Surfers are campaigning to preserve a world-class Mexican surf break by calculating its economic value.
There’s a lush arroyo in northern Baja California, Mexico, where a river meets the ocean to create a world-class wave that is prized by surfers but also threatened by development.
Now surfers and conservationists in Mexico and the United States have launched a campaign to preserve San Miguel Arroyo—the birthplace of Mexican surfing—as the first state park in Baja California Norte.
How? They’re appealing to politicians’ wallets rather than their hearts by placing a price tag on the wave.
It’s called “surfonomics.” It’s part of a growing movement to preserve surf spots by calculating the economic value of waves. Researchers do that by tallying up the cash a break generates for a community when surfers and their families spend money on accommodations, surf schools, food, gear, and, of course, beer.
“Creation of the park would ensure access to the beach,” said Fernando Marvan, a marine scientist and a longtime local surfer. “This is a first step in a practice that could be repeated. Between Rosarito and Tijuana, there’s no public access at all. It’s fences and walls everywhere.”
The wave at San Miguel has lured surfers from Southern California since the 1940s, and a vibrant surf scene produced hometown hero and national champion Ignacio Felix Cota.
The San Miguel Arroyo also attracts industrial sand mining and is often used as a dumping ground for garbage. Many liken this perfect cobblestone point break to Trestles in Orange County, California, which has long been a flash point for developers and conservation-minded surfers.
“From an ecological standpoint, it’s one of the last fully intact watersheds around and supports lots of native and endemic plants and animals,” Nik Strong-Cvetich, executive director of the nonprofit Save the Waves, said of San Miguel.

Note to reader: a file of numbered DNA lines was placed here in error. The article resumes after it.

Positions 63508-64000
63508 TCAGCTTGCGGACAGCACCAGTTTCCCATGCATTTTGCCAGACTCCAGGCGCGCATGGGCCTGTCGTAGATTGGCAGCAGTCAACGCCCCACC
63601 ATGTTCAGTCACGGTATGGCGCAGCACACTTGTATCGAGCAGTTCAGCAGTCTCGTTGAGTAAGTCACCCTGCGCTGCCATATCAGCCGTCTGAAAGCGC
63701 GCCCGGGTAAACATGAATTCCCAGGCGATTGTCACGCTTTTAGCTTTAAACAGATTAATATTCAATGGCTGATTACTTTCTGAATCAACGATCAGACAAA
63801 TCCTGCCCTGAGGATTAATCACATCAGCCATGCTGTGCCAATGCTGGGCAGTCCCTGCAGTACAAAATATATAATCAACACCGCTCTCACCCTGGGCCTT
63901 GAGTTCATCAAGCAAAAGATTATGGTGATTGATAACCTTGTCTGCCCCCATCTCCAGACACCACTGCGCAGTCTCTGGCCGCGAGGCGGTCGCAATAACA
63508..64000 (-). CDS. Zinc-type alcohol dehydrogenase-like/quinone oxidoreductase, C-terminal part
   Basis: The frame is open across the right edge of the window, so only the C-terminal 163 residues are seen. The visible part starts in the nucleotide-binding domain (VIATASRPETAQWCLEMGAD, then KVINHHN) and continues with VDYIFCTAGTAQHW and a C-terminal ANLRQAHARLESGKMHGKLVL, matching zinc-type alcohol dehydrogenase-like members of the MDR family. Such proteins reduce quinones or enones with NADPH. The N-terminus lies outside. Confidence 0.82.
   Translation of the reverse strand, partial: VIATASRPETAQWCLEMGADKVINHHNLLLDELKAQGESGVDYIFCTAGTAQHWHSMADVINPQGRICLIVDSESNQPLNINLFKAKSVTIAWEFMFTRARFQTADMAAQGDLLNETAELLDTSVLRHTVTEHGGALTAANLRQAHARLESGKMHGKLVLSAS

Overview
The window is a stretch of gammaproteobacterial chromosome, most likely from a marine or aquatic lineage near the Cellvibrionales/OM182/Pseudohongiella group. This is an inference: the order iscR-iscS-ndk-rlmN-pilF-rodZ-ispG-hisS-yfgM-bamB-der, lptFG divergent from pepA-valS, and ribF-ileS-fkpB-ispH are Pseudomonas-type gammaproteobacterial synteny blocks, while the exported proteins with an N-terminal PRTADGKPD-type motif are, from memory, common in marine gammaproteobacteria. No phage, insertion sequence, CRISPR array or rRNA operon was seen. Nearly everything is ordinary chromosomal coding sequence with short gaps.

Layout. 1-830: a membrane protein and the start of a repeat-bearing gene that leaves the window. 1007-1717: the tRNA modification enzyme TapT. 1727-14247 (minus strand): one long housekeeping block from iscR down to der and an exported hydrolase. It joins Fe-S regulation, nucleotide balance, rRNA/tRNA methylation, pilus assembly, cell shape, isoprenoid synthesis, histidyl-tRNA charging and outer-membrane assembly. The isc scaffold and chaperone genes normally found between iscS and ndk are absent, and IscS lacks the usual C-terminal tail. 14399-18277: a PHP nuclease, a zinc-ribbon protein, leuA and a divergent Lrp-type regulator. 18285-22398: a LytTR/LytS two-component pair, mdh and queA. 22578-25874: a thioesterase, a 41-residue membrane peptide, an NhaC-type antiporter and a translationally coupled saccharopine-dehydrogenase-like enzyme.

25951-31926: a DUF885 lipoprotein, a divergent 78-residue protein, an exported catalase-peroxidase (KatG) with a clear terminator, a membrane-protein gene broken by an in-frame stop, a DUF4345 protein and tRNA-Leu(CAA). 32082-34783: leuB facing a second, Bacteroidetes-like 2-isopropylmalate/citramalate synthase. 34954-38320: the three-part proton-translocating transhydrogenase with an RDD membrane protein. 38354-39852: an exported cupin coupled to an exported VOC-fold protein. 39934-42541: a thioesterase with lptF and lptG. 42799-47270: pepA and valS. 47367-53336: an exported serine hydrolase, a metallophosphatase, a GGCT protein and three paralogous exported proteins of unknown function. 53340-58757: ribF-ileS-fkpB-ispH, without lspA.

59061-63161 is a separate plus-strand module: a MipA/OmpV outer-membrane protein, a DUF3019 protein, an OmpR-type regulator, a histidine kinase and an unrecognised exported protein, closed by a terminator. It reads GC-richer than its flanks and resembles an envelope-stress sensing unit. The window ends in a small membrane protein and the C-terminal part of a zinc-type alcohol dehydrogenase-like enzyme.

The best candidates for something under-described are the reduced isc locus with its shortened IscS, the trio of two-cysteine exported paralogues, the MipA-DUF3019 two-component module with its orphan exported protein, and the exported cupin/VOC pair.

Strong-Cvetich and his Northern California–based group have teamed up with ProNatura, Mexico’s largest conservation organization, to rally the global surf community that knows the value of the wave. Their Change.org petition collected thousands of signatures from the U.S., the United Kingdom, Australia, and Canada in its first week.
Surfonomics aims to pin dollar signs to the emotional attachment of a particular wave. For instance, Mavericks, the big-wave destination near Half Moon Bay, California, is worth $24 million annually, according to a 2010 Save the Waves report produced in partnership with Stanford University, the University of Oregon, and the University of Hawaii.
Save the Waves is now collecting data that the group hopes will show local decision makers the economic value of keeping San Miguel intact.
“We’ve seen some rough numbers,” said Strong-Cvetich. “People spend significantly on tolls, gas, food, and places to stay, and people locally will spend money on surf schools. In a similar study we did in Pichilemu, Chile, we found traveling surfers spend around $160 every day, and that’s conservative.”
Gustavo Danemann, executive director of ProNatura Northwest, said that locals have clamored for protection of San Miguel for more than a decade.
“This is a critical site for the retention of freshwater that feeds 500 wells in the area,” he said. “Ensenada has a deficit of green space. If it is not protected, this arroyo will follow the same path as all the other streams up and down the coast—it will be overused, degraded, sand mined, and surrounded by buildings.”